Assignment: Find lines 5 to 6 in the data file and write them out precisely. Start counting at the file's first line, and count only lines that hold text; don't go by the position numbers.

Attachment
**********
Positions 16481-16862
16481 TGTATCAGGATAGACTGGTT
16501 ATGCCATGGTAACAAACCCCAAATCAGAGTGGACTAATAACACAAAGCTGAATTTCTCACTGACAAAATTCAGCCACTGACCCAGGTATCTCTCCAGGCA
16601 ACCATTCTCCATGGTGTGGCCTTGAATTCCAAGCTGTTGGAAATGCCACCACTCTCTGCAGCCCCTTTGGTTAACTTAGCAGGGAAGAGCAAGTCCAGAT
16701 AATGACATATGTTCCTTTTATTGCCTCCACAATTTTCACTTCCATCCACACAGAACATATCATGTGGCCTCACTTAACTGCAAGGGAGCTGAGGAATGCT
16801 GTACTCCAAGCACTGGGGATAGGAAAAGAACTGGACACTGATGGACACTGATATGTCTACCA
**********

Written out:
16701 AATGACATATGTTCCTTTTATTGCCTCCACAATTTTCACTTCCATCCACACAGAACATATCATGTGGCCTCACTTAACTGCAAGGGAGCTGAGGAATGCT
16801 GTACTCCAAGCACTGGGGATAGGAAAAGAACTGGACACTGATGGACACTGATATGTCTACCA